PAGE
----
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History of astronomy - Assignment Example

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Among the sciences, astronomy is the oldest of all having begun thousands of years in the past. The ancient cultures had believes which locked them from advancing in astronomy (Shu, H. Frank, 46 ). For instance,…
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History of astronomy Astronomy refers to the study of objects far away from the world. Among the sciences, astronomyis the oldest of all having begun thousands of years in the past. The ancient cultures had believes which locked them from advancing in astronomy (Shu, H. Frank, 46 ). For instance, among the Egyptians who were polytheistic there astronomy did not become anybody’s concern. People just left the subject of the cosmos because they thought the universe was under the control of gods. The Jews were the only people worshipping one God and made a predictable universe. The coming of the bible, which was associated with the Jews, made a great impact in science.
According to many, Greeks were the first people to know much of their surroundings before other cultures. It is the work of the Romans spreading the Greek philosophy, which made Greek work known by many.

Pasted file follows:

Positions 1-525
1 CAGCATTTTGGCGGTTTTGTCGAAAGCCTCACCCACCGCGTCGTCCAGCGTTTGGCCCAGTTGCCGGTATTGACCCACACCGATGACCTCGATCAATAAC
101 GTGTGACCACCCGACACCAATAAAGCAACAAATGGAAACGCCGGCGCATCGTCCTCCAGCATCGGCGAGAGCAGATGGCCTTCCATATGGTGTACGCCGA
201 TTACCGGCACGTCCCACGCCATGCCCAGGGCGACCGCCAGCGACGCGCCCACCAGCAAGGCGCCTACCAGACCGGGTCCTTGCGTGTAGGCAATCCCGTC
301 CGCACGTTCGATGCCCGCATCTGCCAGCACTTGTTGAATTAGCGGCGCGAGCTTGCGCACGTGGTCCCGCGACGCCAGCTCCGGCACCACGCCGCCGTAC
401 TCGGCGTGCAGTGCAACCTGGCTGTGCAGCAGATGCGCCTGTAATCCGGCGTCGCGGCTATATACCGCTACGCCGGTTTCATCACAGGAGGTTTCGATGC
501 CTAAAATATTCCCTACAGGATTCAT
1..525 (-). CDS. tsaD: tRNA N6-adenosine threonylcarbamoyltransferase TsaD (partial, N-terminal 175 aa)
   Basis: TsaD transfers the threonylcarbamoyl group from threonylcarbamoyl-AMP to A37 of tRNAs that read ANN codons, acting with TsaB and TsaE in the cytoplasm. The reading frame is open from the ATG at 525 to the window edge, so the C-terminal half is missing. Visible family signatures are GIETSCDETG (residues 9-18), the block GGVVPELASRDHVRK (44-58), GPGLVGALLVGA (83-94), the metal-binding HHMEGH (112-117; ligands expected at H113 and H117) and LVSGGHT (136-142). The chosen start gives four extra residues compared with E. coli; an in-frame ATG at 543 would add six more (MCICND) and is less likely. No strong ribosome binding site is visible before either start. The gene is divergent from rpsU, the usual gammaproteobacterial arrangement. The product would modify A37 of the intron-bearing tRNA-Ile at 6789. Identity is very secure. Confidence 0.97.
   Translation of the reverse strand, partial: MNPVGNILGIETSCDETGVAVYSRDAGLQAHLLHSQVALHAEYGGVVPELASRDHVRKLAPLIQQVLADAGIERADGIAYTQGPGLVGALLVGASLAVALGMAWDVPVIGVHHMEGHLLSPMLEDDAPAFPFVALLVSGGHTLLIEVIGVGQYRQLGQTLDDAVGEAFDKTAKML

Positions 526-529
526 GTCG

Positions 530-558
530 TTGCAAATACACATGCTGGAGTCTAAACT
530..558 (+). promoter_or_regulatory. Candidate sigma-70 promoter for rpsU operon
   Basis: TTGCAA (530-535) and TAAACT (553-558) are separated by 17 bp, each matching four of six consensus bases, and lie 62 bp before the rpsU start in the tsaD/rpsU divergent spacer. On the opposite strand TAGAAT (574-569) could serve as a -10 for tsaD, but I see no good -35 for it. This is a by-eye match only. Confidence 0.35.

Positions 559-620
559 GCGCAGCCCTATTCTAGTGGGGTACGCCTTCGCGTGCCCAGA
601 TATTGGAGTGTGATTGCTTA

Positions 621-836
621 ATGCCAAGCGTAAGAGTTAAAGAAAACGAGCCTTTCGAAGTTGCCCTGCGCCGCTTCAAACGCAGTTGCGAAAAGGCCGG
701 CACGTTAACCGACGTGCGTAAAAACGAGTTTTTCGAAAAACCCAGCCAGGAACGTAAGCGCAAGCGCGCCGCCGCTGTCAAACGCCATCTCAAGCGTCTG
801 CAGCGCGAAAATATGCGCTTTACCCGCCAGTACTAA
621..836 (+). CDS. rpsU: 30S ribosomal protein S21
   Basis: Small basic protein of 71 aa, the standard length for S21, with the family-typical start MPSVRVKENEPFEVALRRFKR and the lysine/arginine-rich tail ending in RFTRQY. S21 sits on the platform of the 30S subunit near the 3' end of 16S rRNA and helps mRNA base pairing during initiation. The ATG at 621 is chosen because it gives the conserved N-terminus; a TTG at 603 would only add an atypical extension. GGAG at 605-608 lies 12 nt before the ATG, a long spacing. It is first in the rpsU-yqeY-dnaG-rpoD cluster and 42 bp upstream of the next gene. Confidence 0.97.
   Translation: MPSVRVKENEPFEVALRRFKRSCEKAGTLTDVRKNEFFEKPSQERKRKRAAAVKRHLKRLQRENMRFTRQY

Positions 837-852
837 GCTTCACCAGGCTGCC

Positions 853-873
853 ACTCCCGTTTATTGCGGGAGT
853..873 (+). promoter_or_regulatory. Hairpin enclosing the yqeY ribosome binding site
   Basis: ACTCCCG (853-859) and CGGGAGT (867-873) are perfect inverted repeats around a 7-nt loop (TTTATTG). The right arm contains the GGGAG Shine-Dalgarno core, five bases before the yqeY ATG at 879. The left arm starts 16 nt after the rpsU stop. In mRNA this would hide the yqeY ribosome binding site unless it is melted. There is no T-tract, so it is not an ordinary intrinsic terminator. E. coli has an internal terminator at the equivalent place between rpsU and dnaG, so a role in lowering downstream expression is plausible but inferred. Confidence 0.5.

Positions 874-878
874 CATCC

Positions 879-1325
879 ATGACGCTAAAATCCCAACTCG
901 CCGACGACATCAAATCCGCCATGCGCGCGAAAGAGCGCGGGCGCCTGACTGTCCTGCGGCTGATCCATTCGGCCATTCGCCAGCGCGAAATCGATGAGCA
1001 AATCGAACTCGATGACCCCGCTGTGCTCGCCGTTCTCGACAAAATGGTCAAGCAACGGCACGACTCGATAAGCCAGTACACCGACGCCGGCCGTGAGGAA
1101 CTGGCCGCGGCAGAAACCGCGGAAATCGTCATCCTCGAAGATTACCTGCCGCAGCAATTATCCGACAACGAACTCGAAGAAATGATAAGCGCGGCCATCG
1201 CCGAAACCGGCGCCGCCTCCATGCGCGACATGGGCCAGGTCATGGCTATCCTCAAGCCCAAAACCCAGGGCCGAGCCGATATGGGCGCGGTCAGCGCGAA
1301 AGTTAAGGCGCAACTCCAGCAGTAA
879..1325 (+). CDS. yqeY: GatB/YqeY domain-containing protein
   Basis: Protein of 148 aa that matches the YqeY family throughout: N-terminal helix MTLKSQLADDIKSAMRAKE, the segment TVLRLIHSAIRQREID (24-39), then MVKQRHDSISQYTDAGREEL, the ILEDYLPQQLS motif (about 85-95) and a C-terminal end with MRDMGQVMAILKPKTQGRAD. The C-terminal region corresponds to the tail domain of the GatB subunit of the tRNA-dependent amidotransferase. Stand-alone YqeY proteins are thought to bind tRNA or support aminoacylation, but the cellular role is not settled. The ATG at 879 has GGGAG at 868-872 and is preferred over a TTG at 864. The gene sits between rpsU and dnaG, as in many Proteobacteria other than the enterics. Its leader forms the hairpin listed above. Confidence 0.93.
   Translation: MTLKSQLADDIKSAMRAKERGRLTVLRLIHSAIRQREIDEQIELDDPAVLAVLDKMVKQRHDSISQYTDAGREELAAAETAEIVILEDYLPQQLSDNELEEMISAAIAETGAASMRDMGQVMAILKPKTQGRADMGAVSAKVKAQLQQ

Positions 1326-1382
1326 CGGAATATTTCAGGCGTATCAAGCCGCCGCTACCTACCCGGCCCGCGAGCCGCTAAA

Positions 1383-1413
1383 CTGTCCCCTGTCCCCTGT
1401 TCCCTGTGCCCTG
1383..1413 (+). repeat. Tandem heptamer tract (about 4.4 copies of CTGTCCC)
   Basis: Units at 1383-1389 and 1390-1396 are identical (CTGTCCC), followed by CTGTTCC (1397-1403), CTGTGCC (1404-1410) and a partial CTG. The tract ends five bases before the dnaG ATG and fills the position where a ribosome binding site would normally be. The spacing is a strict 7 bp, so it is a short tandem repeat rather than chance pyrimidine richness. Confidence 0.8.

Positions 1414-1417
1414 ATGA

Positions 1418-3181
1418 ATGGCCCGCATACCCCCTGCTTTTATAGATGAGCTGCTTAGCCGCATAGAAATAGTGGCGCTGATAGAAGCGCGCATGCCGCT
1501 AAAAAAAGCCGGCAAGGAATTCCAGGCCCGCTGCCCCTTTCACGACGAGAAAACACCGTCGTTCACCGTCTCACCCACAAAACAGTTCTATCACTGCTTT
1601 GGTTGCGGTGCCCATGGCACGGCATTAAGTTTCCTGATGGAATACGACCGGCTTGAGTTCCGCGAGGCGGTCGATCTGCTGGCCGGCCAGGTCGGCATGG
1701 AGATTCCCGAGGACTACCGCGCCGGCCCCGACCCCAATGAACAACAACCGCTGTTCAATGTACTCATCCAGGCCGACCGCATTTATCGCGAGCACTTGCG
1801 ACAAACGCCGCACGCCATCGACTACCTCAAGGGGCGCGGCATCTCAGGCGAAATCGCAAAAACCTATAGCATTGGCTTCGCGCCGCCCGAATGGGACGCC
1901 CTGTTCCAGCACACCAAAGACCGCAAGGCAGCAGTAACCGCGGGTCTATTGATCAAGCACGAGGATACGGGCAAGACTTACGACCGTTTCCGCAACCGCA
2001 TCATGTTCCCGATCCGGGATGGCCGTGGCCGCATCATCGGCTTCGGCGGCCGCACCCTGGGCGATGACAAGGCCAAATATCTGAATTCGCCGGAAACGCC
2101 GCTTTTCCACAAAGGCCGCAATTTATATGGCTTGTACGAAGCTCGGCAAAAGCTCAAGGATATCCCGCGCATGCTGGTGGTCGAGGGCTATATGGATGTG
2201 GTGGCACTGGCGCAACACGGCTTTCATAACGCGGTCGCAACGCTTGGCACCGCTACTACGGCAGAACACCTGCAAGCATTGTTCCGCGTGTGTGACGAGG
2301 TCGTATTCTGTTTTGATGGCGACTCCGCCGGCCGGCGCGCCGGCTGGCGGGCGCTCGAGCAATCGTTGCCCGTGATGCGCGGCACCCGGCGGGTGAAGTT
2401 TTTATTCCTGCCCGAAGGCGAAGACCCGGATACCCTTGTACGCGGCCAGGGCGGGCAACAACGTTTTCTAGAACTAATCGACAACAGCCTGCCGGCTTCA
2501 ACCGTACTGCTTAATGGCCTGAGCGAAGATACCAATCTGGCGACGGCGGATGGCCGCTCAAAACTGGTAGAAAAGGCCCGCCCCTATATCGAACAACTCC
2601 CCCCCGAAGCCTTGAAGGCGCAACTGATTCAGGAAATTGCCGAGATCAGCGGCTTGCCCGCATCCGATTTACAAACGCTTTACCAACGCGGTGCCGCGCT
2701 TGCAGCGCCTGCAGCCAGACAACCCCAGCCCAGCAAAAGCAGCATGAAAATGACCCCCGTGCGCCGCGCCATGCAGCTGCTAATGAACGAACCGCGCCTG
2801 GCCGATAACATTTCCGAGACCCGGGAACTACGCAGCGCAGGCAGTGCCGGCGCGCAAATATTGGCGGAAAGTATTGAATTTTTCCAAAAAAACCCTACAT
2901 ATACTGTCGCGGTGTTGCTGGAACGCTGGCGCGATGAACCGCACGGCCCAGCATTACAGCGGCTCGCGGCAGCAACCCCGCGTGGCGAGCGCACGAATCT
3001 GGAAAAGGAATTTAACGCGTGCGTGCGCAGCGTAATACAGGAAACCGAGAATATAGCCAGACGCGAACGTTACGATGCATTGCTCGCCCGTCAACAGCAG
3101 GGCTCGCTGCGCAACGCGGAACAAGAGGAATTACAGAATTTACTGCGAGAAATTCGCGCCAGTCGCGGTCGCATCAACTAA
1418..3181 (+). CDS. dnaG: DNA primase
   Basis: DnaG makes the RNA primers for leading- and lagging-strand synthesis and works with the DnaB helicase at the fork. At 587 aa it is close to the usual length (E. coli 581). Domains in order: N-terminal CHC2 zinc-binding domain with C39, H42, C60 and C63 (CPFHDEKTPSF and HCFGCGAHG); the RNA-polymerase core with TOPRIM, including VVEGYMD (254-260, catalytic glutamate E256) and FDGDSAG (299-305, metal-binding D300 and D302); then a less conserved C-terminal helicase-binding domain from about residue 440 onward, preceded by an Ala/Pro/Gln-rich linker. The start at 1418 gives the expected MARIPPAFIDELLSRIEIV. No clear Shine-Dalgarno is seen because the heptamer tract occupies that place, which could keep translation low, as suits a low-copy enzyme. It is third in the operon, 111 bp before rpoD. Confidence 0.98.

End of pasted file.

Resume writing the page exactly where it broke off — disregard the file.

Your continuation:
Famous personalities that contributed to the science of astronomy include Pythagoras, Aristotle, Aristarchus, Erastosthenes, Ptolemy, Galileo, Kepler and Isaac Newton amongst others. Modern astronomy began about 1300 AD in Europe.
Almost all galaxies appear to be moving away from the world according to Edwin Hubble. Hubble came up with a constant he named hubble’s constant which is given by
H = v/d, where v stands for radial outward velocity and d is the distance of the galaxy from the earth.
Exercise #4
1. Speed of recession of galaxies
Galaxy
Speed of recession, V (km/s)
NGC 5746
1700
NGC 4976
1000
NGC 1023
800
NGC 5283
26000
NGC 2403
490
2. A graph of speed against distance
a. Taking the hubble constant as 50Km/sec/Mpc
Speed (km/s)
Distance (km)
1700
1100
1000
700
800
350
26000
3250
490
250
Scale y-axis 1 cm represents 5000km/s and for x-axis 1 cm represents 500 km
b. the line of best fit does not pass through all the points because the velocity of recession does not increase uniformly.
3. Hubbles constant = change in velocity/change in distance
Taking the origin and point (750,5000), the constant equals to 5000-0/500-0
5000/750 = 6.67
4. Two quasars
Redshift 0.5= 140000 km/s
Redshift 0.6 = 150000 km/s
5. Quasar 0.5 redshift=1700Mpc
Quasar 0.6 redshift = 1800Mpc
6. Distances
0.5redshift quasar is 1700×3.26×1000 =5542000 light years
0.6 redshift quasar is 1888×3.26×1000 =5868000 light years
7. Using the lower limit
V= D×H, v=300000000m/s or 300000km/s
Thus 300000km/s= D × 50Km/s/Mpc
D=6000Mpc, 6000×3.26= 19560×1000= 19560000 light years
Using the upper limit of H
300000km/s= D × 100km/s/Mpc
D = 3000Mpc, 3000 × 3.26×1000= 9780000 light years

Work Cited
Shu, H. Frank. “The physical universe: an introduction to astronomy”. University Science, 2002. Print. Read More
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